Wool prices jumped out of their recent doldrums during the first week of the new wool selling with the benchmark eastern market indicator (EMI) gaining eight cents a kg clean to finish at 1723c.
While a far cry from the EMI's lofty 1994c level at the same time last year, last week's moderate gains would have generated collective sighs of relief from growers and brokers.
Alarm bells were ringing in June when the EMI suffered its second largest monthly fall on record to finish the 2018-19 season on a gloomy note.
One key factor behind the positive start to the new selling year was the relatively small national offering of 30,91 bales, down 12,889 bales on the same week last year.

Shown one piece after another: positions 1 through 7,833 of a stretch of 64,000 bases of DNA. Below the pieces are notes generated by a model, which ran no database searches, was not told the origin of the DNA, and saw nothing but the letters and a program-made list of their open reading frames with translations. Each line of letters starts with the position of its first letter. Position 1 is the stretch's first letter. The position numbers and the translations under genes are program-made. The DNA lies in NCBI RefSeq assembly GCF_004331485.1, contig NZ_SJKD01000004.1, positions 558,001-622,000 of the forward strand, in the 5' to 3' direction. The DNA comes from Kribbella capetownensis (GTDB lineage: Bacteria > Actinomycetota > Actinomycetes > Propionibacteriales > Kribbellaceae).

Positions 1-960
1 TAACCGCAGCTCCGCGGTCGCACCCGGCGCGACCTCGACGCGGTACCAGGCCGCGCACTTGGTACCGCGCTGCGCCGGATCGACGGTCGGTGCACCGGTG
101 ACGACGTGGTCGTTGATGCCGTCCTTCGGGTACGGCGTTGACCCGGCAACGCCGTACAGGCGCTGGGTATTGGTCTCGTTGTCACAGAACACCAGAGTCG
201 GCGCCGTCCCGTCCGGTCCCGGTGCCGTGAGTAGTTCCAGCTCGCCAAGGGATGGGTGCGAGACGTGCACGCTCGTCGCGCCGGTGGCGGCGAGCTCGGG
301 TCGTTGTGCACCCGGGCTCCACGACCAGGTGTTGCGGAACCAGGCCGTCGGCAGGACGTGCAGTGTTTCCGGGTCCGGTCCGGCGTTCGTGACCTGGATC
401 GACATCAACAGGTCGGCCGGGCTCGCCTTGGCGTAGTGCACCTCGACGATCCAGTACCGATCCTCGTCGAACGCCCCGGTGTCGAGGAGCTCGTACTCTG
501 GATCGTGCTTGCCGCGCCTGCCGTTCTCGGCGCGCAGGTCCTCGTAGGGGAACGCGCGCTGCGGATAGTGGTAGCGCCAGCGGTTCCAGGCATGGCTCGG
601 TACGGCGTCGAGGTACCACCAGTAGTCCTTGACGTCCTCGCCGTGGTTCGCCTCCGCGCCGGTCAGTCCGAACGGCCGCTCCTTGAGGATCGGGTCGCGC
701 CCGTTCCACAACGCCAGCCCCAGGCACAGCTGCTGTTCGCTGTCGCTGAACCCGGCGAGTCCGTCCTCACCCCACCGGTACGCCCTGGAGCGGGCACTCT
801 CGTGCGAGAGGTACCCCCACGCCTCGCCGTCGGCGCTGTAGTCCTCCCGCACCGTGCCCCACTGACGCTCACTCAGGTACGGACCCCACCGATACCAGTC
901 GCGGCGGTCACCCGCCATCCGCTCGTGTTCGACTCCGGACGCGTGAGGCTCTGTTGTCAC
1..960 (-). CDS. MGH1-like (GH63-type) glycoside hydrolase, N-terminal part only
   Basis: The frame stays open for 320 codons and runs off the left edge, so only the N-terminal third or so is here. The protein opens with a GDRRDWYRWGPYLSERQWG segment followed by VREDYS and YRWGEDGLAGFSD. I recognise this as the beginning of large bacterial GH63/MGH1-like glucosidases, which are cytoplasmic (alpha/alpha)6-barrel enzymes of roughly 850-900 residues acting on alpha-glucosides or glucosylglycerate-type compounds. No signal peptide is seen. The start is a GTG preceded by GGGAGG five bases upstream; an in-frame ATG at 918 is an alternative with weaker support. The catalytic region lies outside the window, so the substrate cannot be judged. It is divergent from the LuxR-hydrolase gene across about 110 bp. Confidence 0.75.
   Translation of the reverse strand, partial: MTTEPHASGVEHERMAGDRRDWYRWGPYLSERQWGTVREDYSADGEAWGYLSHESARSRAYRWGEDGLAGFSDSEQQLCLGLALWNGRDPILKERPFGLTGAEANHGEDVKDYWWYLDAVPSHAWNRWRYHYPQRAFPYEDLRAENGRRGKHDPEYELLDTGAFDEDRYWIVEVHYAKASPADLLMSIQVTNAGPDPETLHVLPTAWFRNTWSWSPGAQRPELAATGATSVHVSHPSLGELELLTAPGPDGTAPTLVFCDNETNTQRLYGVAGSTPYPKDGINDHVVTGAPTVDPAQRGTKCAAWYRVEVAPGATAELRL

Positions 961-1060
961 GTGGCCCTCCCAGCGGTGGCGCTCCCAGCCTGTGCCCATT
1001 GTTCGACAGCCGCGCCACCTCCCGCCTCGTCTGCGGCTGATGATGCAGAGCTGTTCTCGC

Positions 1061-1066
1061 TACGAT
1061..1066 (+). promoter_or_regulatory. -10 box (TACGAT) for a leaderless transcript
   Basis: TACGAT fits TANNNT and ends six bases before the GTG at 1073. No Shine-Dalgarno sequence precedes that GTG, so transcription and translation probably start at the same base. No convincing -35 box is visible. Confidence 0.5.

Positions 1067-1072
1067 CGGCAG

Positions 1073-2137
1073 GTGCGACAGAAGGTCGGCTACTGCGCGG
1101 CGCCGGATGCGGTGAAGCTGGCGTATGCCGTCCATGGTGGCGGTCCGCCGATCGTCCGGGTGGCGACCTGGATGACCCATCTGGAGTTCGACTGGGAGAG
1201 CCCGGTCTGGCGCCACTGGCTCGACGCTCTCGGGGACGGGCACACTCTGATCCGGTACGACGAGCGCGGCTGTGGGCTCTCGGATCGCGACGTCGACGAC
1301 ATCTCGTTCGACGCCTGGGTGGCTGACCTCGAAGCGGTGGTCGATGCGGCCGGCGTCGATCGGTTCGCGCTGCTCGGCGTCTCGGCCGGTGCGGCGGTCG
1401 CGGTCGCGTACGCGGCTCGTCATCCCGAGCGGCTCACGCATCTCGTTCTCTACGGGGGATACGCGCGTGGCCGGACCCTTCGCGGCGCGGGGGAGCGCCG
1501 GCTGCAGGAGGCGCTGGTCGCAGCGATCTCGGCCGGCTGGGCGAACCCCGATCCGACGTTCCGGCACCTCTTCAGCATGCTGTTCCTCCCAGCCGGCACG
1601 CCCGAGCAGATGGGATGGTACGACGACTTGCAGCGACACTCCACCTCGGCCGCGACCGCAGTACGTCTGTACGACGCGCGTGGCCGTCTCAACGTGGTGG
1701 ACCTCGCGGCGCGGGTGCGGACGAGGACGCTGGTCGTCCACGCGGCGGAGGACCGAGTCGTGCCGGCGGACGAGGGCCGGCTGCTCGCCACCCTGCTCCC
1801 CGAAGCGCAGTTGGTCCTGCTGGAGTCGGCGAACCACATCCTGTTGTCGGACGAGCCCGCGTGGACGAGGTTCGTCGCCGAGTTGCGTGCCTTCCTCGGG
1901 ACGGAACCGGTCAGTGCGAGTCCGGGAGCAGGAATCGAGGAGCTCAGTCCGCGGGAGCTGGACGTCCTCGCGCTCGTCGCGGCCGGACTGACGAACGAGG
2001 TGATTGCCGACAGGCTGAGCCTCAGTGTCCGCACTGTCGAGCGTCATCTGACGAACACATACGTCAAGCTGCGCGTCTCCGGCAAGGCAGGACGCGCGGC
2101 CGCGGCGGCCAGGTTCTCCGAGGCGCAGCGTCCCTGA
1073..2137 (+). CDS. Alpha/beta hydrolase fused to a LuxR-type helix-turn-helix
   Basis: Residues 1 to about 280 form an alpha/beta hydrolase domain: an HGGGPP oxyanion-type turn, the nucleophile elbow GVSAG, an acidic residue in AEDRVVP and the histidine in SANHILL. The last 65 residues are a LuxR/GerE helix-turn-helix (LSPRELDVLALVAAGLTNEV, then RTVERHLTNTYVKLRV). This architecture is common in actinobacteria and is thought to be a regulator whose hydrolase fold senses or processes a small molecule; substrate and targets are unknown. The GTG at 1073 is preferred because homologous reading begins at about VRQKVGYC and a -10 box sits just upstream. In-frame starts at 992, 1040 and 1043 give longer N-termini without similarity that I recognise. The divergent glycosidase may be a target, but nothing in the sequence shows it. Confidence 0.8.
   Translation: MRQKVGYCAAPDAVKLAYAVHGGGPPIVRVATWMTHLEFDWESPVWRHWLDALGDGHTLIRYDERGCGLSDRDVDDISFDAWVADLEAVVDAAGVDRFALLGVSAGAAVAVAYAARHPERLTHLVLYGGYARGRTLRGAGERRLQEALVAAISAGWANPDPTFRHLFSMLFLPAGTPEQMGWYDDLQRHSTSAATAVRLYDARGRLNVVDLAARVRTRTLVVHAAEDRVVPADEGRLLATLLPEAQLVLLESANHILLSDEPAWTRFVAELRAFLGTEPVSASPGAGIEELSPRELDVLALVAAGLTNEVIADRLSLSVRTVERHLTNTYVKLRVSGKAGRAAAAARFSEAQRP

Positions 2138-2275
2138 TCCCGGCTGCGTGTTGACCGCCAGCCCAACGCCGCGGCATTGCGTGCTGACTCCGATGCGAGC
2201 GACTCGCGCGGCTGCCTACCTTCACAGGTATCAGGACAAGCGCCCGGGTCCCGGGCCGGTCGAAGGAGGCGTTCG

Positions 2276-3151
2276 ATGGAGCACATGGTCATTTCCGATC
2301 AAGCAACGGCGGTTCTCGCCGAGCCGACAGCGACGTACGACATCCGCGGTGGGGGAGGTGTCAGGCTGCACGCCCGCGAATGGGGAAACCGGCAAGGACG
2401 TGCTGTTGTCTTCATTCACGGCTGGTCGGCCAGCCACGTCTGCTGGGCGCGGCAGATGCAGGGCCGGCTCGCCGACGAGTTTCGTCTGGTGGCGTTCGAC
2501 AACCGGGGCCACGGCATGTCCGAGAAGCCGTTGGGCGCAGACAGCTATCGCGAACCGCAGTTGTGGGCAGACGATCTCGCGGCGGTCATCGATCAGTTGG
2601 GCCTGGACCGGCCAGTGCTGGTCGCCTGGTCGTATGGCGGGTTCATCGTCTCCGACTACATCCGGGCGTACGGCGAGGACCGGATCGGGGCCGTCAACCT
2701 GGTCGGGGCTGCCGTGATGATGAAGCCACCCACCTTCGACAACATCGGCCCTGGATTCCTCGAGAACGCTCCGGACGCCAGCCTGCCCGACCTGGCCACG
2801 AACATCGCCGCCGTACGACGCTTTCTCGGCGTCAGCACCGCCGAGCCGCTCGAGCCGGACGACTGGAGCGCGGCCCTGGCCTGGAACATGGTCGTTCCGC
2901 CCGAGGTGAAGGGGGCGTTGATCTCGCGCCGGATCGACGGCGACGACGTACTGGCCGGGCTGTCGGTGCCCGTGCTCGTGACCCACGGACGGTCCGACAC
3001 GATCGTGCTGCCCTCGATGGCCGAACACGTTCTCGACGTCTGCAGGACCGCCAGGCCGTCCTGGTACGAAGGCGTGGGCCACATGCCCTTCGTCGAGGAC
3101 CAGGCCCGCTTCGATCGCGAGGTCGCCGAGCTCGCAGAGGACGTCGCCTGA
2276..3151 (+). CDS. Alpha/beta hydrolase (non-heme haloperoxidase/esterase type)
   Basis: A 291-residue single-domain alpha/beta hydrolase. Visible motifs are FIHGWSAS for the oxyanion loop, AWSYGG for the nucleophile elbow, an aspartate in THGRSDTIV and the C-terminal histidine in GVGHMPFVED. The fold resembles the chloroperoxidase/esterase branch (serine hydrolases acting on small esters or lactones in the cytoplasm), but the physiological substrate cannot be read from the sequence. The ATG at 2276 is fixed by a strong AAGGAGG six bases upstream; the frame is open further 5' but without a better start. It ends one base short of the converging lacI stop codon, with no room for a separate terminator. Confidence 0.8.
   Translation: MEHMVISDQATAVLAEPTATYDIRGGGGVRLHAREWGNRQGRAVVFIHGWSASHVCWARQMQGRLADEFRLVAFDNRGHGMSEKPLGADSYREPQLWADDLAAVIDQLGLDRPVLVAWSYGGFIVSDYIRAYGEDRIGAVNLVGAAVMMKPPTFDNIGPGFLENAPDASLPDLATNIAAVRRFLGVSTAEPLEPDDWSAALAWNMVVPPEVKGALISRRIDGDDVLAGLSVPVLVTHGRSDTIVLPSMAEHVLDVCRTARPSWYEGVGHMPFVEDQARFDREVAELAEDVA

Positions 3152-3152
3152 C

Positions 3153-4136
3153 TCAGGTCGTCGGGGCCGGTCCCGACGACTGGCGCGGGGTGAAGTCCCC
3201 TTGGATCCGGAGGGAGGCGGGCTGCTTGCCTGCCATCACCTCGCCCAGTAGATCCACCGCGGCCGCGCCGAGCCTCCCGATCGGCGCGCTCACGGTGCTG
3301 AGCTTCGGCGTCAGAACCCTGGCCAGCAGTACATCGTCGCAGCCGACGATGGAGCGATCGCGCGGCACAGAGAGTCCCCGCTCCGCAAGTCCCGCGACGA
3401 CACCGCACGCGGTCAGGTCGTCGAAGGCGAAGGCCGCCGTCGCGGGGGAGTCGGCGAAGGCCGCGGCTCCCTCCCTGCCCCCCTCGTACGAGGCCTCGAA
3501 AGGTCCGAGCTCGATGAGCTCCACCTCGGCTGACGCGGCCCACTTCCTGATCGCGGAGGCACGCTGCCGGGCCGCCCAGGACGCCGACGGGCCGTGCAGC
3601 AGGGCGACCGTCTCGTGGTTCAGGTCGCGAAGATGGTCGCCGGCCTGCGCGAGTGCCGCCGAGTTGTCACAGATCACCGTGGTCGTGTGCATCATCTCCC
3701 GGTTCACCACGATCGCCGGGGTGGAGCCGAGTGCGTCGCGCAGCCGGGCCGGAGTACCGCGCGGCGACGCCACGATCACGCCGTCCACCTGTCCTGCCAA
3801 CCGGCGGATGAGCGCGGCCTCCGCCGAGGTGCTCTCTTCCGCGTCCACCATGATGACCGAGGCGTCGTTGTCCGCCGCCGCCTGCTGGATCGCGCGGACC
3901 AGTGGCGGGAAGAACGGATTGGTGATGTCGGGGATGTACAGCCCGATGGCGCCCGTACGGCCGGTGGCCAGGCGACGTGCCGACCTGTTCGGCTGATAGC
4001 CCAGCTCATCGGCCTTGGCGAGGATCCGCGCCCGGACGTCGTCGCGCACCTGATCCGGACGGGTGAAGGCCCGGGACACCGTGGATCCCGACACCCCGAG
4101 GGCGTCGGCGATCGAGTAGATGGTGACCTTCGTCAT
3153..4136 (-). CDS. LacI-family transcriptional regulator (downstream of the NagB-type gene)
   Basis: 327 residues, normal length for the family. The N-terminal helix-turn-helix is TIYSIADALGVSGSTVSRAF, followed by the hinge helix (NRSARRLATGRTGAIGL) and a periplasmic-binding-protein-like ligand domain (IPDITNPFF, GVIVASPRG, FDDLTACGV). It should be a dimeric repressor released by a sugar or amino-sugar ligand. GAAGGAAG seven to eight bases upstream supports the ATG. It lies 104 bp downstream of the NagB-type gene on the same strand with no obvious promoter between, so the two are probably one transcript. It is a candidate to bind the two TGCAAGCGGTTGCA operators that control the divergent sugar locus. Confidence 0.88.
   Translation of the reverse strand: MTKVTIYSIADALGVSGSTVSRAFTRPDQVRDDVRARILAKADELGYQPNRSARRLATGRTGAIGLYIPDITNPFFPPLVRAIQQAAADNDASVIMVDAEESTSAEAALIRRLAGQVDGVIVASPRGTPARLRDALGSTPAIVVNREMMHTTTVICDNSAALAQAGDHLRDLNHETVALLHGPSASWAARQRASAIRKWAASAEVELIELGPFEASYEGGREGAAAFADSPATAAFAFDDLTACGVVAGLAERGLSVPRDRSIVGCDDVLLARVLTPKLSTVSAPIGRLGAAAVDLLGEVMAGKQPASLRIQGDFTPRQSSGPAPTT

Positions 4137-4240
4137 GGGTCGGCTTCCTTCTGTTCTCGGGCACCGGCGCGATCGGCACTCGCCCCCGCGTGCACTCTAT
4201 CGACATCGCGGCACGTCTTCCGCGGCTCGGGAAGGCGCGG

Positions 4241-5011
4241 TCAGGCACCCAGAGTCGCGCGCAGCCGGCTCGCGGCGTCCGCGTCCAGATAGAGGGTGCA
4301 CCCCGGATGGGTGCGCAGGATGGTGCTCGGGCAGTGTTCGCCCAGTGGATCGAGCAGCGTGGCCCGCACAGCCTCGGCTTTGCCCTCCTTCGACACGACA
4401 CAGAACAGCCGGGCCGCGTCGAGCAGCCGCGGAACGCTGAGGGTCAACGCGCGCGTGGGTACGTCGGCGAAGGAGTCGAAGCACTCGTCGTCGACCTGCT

The first sale of a new season is usually a big one but last month's horror show clearly had many sellers worried and the weekly offering was the smallest in AWEX's history (since 1995).
The pass-in rate was 6.3 per cent compared with 15.6pc during the first week of 2018-19.
The EMI lost 5c a kg on the first day of sales last week but roared back into life on Thursday gaining 13c to recover to 1723c.
AWEX said increased offerings of 19-20 micron wools were keenly sought across all types and descriptions, ending the day 20c dearer. The week's turnover hit $81. 86m.
Over in the west the Fremantle fleece market enjoyed a strong start to the new season with the western indicator climbing 35c to 1867c.
The gains were felt across all microns with 18 through to 22 microns generally selling at levels 15 to 30c above those achieved at the previous sale.
This week 34,831 bales are rostered for sale in Sydney, Melbourne and Fremantle, the last sales before the three-week mid-year recess.